The Art of Sharing
Life is a well of delight; but where the rabble also drink, there all fountains are poisoned.
This quote from Nietzsche’s “Thus Spake Zarathustra” applies to the current state of the internet. Internet is great, but the overload of blogs and microblogs pollute the web. The surplus value of the internet as a means to exchange information is undone by the trouble you have to take to wade through the swamp of second hand information to find a single bit of news.
Nascent, Nature’s Blog on web technology and science, has an article about which web 2.0 services scientists use, written by Euan Adie. The conclusion is:
- Almost a third of Friendfeed scientists have delicious bookmarks. Don’t discount non-academic bookmarking services as a source of paper metadata.
- A similar number use the share functionality in Google Reader.
- Despite rumors to the contrary not everybody is on Twitter.
- A surprising (to me) number of people are uploading and favouriting items on Slideshare.
Hmm, I almost never use my Friendfeed account, although it is the easiest way to share online (as you can read on their own website) 🙂 So, I’ll give it a little more attention from now on. I’ve subscribed to some groups like life-scientists. Of course I hope to learn from others, but I also share information I found on the web. Quid quo pro. Another way of viewing my web 2.0-activities is my Public Plaxo Pulse Stream, but this shows less services than Friendfeed. You can see how much and where I share conveniently arranged in a pie chart at my Geek Chart page, but this covers only a few services: this blog, Digg, Stumble, YouTube, LastFM, Delicious, Flickr, Facebook and Twitter.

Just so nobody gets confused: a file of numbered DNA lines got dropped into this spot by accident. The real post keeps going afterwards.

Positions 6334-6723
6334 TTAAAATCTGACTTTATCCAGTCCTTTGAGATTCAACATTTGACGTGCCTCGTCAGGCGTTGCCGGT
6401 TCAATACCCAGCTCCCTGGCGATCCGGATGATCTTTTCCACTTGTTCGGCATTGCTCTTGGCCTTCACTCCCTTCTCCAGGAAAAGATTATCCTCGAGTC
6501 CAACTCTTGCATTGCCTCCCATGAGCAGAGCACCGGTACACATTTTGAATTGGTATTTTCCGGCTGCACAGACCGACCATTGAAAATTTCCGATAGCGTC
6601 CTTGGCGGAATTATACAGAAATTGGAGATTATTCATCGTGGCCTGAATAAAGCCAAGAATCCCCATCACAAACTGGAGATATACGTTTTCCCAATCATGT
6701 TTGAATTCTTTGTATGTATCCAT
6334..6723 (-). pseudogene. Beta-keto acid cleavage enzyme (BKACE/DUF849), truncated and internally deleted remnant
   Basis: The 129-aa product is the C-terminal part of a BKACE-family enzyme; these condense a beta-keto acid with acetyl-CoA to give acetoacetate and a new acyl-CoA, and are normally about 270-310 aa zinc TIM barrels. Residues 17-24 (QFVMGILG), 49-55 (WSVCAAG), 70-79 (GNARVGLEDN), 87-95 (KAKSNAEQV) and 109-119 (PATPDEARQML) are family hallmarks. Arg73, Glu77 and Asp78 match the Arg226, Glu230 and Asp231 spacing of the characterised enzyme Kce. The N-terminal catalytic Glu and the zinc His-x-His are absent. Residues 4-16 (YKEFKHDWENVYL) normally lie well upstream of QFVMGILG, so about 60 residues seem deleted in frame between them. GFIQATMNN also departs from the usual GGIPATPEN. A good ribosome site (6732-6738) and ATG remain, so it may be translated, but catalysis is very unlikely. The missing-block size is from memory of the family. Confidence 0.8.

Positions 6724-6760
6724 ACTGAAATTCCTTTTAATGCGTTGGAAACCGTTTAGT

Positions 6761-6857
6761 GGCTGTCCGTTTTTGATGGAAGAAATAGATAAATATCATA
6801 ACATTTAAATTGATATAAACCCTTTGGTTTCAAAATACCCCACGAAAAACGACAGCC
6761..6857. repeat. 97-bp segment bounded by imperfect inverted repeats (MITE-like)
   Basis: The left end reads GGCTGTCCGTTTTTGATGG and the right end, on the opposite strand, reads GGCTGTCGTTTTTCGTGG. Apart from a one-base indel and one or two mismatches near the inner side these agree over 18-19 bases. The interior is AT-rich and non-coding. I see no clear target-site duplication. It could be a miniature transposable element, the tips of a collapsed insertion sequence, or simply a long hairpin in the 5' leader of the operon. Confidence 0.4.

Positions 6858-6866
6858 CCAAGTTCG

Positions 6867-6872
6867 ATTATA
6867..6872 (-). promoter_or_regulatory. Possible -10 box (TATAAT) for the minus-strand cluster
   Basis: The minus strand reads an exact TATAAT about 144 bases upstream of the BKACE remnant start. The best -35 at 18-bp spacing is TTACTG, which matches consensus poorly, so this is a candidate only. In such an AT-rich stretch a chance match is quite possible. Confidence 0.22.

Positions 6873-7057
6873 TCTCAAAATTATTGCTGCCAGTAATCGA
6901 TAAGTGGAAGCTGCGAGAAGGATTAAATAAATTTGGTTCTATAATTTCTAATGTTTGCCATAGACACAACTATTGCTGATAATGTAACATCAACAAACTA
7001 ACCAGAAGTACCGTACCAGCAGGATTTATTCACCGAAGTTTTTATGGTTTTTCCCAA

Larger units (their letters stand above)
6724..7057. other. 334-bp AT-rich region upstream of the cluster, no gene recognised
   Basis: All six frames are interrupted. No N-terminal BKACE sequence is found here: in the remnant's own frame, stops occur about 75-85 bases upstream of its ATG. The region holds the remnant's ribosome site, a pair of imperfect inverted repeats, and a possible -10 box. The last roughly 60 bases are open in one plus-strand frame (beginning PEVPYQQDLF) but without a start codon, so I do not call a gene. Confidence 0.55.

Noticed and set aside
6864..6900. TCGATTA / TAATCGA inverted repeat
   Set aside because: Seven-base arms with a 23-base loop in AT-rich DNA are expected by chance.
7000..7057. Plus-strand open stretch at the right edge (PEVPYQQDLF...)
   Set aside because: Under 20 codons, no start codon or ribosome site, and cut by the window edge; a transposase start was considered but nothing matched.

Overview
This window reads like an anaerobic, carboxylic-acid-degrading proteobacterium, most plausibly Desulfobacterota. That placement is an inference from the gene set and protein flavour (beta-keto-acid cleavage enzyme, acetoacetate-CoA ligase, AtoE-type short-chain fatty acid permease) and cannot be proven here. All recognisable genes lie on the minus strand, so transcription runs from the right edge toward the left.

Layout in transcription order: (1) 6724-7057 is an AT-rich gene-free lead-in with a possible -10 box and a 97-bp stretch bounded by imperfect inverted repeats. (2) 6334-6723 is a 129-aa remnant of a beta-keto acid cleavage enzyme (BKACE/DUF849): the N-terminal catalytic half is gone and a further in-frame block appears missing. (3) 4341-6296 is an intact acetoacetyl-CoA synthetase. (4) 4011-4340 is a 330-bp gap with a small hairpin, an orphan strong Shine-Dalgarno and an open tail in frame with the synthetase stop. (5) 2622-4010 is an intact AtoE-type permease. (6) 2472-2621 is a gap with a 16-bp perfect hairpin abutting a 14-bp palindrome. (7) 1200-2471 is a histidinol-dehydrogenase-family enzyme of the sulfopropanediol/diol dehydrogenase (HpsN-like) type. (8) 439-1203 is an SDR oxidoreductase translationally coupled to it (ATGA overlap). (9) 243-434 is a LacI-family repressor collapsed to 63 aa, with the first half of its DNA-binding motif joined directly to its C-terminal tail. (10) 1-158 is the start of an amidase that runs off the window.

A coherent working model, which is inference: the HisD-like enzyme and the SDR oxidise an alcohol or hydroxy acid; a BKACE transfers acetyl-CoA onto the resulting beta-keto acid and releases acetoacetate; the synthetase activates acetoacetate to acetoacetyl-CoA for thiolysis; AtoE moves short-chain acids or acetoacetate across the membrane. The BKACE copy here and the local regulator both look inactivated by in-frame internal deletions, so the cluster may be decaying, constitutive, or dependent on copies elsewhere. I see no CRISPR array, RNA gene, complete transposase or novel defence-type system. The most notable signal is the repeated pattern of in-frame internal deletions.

Yes, I’m on Twitter, but I still haven’t discovered what the hype is all about – except, of course, that it is all about exposing in public what you are up to. Somewhere in the world there must be some very interesting people, but usually those people are too concerned about doing their thing that they are not interested in launching their tweets into cyberspace. Proof me wrong; I still haven’t read one single tweet that changed my life – and I doubt if my own tweets are worth the trouble of writing (let alone: reading) them.
I like Delicious, although last year I transferred a lot of my bookmarks to Evernote. I think Evernote is a great tool for sharing information, but My Notebook at Evernote is not public. Another great service not mentioned in the Nascent article is Twine.
I think I’ll have to delve more into the possibilities of CiteULike, Connotea and Slideshare. I’ve seen some very interesting presentations on the Semantic Web. I wrote about that in an earlier post.